Although the Kipisigis are traditionally pastrolists, pressure on land and high population have forced them to live both as farmers and pastrolists. According to history they are also believed to be originally of cushitic lineage, language being a good example of how this might be conceivably be true.

Community Organization


The word kokwet, derived from kok, a man's sitting place, is used to signify the neighborhood or primary community of 20 to 40 interrelated homesteads. Adult brothers tend to establish homesteads in different areas and thus the dozens of exogamous clans (ortinwek) are dispersed and intermingled. On the other hand marriages tend to be between nearby families, and neighborhoods become small networks of direct and indirect affinal relationships with a few further connections of direct agnation or common clan membership.

Strictly speaking kokwet refers to the occasional gatherings of homestead heads and junior men to make group decisions, settle local disputes, reprimand wrong-doers, celebrate communal work harvests, etc. Kokwet meetings are held some distance from the personal space of any particular homestead yard. The meetings are open and attendance consists of those men who have, or take, an interest in the matter at hand. Whether the issue arises out of domestic problems or breaches of the norms of public conduct, individual interests are expressed in terms of kinship. Senior men, with manifold connections to their neighbors, represent themselves at most meetings and dominate discussion. Some of the younger men who attend do so because of their connections; others come along as friends of their age-mates. Younger men speak only when their opinions or knowledge of a case are solicited. Women and children may be called to kokwet meetings to give evidence but otherwise to not attend.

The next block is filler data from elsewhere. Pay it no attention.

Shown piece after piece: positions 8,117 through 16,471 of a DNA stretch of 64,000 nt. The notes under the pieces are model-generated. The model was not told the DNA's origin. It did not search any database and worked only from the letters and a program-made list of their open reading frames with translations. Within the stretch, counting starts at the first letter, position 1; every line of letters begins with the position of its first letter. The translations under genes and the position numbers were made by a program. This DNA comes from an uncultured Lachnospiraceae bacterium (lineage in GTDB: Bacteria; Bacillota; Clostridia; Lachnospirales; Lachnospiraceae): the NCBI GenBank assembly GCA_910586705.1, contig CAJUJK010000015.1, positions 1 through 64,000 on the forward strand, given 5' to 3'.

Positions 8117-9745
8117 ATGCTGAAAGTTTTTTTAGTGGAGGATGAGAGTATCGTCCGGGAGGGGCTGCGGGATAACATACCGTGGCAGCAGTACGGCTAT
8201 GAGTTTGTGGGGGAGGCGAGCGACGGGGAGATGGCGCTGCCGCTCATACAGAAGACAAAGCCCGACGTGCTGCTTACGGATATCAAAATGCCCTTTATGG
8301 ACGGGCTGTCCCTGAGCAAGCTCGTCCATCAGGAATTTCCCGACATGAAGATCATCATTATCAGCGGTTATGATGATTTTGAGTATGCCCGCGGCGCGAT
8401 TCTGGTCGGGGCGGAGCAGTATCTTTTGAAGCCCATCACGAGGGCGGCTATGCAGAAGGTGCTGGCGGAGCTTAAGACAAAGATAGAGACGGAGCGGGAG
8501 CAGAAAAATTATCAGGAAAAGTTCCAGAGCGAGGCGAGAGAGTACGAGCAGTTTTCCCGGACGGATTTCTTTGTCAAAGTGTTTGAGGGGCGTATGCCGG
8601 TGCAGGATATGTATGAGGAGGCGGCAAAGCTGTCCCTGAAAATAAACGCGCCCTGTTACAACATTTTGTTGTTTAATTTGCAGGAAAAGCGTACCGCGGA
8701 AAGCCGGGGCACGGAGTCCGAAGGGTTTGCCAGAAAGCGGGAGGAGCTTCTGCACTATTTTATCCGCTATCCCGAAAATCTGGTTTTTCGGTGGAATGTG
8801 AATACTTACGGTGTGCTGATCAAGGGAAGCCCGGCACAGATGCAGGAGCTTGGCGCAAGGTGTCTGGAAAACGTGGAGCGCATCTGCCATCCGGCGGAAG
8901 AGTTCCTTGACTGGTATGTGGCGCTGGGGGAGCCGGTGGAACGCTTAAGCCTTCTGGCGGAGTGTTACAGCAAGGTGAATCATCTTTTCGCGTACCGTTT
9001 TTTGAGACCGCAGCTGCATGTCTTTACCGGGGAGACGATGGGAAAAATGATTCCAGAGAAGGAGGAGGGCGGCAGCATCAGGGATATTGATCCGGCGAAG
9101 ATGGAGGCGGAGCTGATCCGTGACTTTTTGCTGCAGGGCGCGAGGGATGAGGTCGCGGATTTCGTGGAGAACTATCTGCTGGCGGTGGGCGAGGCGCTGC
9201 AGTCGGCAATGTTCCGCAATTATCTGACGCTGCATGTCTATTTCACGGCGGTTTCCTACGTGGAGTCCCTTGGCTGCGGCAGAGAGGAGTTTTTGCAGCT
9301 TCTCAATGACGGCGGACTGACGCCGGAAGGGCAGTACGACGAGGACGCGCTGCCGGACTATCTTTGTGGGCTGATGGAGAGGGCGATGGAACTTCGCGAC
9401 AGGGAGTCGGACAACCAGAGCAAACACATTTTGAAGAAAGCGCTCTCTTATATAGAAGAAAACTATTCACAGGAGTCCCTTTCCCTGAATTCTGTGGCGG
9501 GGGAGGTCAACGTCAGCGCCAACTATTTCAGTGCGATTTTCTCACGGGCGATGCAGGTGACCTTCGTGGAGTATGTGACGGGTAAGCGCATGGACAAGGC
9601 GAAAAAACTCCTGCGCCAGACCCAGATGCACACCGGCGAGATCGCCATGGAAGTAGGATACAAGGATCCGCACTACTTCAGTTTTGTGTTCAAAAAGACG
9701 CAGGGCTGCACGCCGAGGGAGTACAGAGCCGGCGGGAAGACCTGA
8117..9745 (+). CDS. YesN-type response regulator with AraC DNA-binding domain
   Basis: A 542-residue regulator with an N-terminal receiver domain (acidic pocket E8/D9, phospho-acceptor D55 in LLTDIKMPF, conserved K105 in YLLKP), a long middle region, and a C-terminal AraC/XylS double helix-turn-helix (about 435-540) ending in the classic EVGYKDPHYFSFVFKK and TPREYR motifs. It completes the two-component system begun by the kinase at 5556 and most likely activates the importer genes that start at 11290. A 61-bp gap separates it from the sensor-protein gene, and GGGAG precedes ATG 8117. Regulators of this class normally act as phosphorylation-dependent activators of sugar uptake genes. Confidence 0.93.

Streams and rivers hinder interaction and local networks tend to develop on particular hillsides or higher ground. Thus although the composition of the group is slightly different in each instance, the large majority of men present are always close neighbors. Hence communities are spatial entities although they are not ultimately defined by topographical features. Similarly, place names refer more often to a past event or a significant natural feature within a community than to a naturally demarcated area. The referents of Kipsigis place names are neither hierarchically arranged nor mutually exclusive. The term koret, used to refer to a coherent land area of a few communities, and emet, used to refer to a wider region or even the land controlled by a whole tribe, are likewise indefinite. In short, the key to understanding Kipsigis spatial concepts beyond the personal space of homesteads is the realization that they are defined in terms of nodes or focal points and lack true boundaries.

The Kipsigis Clans

Here is a list of Kipsigis clans. Kapcheboin kaptuiyek Kaparsingil kapbecherek Kapbororek Kapkolwolek Kipkendeek Kapbomoek Kapbarangweek kobasisek Kipsamaek kapsoenik kapmochoek kaptotonek kipintoek chepkesek kipbaek kipcheromek kipkeles kapkechwoek kapsoikoek narachek babasik Kapmagu

External links Edit

http://www.unc.edu/~rdaniels/papers/riddle/riddleglossary.html

Kipsigis community are agriculruralist and are one of the tea growing communities in Kenya apart from the kisii and kuikuyu communities they inhibit the larger Kericho district which has tea as the main economic activitie.